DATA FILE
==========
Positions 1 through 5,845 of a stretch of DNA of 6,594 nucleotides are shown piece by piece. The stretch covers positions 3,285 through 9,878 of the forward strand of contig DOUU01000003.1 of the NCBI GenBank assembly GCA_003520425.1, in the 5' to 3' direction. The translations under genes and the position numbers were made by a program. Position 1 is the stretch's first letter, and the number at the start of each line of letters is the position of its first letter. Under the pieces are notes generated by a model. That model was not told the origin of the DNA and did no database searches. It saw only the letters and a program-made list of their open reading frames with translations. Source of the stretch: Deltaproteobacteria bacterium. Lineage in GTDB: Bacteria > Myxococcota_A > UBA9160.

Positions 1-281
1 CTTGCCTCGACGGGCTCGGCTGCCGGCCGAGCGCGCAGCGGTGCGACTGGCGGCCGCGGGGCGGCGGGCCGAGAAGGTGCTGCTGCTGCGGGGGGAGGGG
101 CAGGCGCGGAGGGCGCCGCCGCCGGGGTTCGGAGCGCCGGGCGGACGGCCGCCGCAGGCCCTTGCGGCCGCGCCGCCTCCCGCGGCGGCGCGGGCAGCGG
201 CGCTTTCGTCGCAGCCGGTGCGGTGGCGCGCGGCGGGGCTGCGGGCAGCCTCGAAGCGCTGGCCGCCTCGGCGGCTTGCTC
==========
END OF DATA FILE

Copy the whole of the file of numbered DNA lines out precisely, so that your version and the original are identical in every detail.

Positions 1 through 5,845 of a stretch of DNA of 6,594 nucleotides are shown piece by piece. The stretch covers positions 3,285 through 9,878 of the forward strand of contig DOUU01000003.1 of the NCBI GenBank assembly GCA_003520425.1, in the 5' to 3' direction. The translations under genes and the position numbers were made by a program. Position 1 is the stretch's first letter, and the number at the start of each line of letters is the position of its first letter. Under the pieces are notes generated by a model. That model was not told the origin of the DNA and did no database searches. It saw only the letters and a program-made list of their open reading frames with translations. Source of the stretch: Deltaproteobacteria bacterium. Lineage in GTDB: Bacteria > Myxococcota_A > UBA9160.

Positions 1-281
1 CTTGCCTCGACGGGCTCGGCTGCCGGCCGAGCGCGCAGCGGTGCGACTGGCGGCCGCGGGGCGGCGGGCCGAGAAGGTGCTGCTGCTGCGGGGGGAGGGG
101 CAGGCGCGGAGGGCGCCGCCGCCGGGGTTCGGAGCGCCGGGCGGACGGCCGCCGCAGGCCCTTGCGGCCGCGCCGCCTCCCGCGGCGGCGCGGGCAGCGG
201 CGCTTTCGTCGCAGCCGGTGCGGTGGCGCGCGGCGGGGCTGCGGGCAGCCTCGAAGCGCTGGCCGCCTCGGCGGCTTGCTC